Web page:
The economically significant investment activity by insurance companies is subject to the regulatory requirements of the German Insurance Supervision Act (Versiche­ rungsaufsichtsgesetz – VAG). With regard to the provisions of the European Solvency II Directive, changes to the requirements for capital investments of insurance companies have resulted from the new VAG which came into effect as of 01 January 2016 (VAG new). This gives us cause to take a look at the most important changes.

A.  Former legal situation

I. Restricted and free assets

Pursuant to the version of the VAG which was in force until 31 December 2015 (VAG old), insurance companies had to create “restricted assets” consisting of two pools of funds: Firstly, “guarantee assets” (Siche­ rungsvermögen) which had primarily to be used to satisfy the claims of the insureds in the event of insolvency. Secondly, the “other restricted assets” which secured the other insurance obligations. In addition, “free assets” were distinguished from restricted assets. The latter were not used to cover provisions related to insurance liabilities. Free assets were mainly the equivalent of the equity and non-underwriting liabilities.

II. Restrictions pursuant to VAG old

Restricted assets (unlike free assets on which there were no restrictions) had to be invested in such a way as to achieve a maximum of security and profitability while maintaining the insurance undertaking’s liquidity at all times and ensuring an adequate diversification and spread of investments (see section 54, subsection 1 VAG old). The former Regulation on the Investment of Restricted Assets (Verordnung über die Anlage des gebundenen Vermö­ gens) further defined in greater detail these VAG investment principles and contained a “static” list of permissible forms of capital investment (list of funds). The German Federal Financial Supervisory Authority (Bundesanstalt für Finanzdienstleistungsaufsicht or BaFin) had also published practical advice for the investment of restricted assets in the form of a circular.

B.  New legal situation

I.  Abolition of static investment requirements and new investment principles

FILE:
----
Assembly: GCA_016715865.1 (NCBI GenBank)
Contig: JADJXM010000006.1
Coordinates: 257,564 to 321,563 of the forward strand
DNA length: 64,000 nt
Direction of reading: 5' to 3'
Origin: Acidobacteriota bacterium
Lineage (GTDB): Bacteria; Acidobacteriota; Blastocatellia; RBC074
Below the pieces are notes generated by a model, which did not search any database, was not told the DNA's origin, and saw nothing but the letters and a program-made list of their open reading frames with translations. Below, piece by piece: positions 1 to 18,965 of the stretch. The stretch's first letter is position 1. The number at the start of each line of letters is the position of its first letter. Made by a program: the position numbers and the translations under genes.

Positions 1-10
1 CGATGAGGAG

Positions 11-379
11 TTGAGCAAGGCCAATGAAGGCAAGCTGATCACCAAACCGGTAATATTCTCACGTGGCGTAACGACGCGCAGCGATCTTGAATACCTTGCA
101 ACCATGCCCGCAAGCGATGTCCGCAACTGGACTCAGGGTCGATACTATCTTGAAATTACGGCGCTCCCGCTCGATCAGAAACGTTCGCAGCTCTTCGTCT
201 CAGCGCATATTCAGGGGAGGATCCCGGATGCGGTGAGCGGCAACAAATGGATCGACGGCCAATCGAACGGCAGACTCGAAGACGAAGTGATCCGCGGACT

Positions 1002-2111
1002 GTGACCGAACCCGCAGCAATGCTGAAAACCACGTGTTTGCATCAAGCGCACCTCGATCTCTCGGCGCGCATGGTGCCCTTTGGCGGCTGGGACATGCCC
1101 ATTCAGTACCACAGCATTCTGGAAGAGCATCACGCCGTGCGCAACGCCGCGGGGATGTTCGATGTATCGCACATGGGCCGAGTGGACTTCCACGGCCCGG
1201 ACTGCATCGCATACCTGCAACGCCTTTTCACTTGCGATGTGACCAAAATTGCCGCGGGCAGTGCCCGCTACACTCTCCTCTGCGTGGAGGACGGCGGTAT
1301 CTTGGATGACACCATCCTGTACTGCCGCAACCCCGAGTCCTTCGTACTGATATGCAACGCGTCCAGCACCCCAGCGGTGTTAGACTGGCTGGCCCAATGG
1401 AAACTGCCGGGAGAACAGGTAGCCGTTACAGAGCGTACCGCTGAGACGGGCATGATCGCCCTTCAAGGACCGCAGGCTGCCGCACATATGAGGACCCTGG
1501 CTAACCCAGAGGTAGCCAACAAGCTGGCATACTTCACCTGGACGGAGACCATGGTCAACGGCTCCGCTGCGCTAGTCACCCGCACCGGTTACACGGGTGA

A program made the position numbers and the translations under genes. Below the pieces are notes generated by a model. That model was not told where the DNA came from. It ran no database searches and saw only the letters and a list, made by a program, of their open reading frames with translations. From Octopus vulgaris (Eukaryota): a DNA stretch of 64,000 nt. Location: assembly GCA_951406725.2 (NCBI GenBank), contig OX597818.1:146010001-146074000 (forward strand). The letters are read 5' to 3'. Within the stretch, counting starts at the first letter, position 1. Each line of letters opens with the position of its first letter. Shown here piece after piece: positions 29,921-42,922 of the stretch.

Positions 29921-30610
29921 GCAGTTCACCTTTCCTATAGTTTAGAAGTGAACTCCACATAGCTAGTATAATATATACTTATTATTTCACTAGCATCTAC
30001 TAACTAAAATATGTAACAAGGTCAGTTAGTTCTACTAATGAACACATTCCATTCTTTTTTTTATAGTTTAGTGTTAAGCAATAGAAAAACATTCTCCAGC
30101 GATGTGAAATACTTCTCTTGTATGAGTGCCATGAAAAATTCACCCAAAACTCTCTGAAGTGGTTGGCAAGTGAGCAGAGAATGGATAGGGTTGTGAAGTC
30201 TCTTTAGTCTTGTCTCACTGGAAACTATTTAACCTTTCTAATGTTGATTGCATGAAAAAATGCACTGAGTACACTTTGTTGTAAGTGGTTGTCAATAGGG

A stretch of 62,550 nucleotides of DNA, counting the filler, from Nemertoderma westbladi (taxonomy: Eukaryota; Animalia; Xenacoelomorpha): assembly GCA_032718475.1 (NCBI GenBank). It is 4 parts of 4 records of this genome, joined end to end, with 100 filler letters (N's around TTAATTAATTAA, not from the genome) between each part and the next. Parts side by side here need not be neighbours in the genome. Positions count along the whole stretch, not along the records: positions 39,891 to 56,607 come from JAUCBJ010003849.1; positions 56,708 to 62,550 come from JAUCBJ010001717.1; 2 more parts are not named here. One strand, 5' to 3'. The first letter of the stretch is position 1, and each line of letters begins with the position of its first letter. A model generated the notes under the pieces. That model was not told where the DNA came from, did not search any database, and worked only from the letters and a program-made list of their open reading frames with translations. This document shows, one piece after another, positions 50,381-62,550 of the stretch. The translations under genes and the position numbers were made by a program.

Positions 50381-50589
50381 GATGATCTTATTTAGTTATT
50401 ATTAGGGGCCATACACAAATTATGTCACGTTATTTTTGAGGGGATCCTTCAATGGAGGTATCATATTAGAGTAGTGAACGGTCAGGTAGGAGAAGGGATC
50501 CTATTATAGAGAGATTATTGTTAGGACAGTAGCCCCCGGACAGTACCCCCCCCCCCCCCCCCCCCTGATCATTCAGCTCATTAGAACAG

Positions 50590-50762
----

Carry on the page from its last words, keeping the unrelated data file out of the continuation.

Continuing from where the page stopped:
According to the Solvency II Directive, static requirements on certain permissible forms of investment such as those in the list of funds of the former Regulation on the Investment of Restricted Assets are no longer permitted. Therefore, with effect as of 01 January 2016, the Regulation on the Investment of Restricted Assets was repealed. The new investment principles set out in section 124 subsection 1 VAG new have substituted the former investment principles for restricted assets pursuant to section 54 subsections 1 to 3 VAG old. These new principles apply to all funds of insurance companies. The former distinction between restricted assets (consisting of the guarantee assets and other restricted assets) and free assets no longer exists. However, what is still relevant is the distinction between guarantee assets and the other assets of an insurance company.

II.  New freedom of capital investment?

By eliminating the static investment requirements set forth in the Regulation on the Investment of Restricted Assets and introducing new investment principles, insurance companies are given greater flexibility in investing their capital. However, the explanatory memorandum to the new Insurance Supervision Act expressly states that the new investment principles do not mean complete freedom with regard to capital investment or that the former security standard is to be relaxed. Instead of complying with specific regulatory requirements, insurance companies are now expected to be more selfreliant for a prudent capital investment.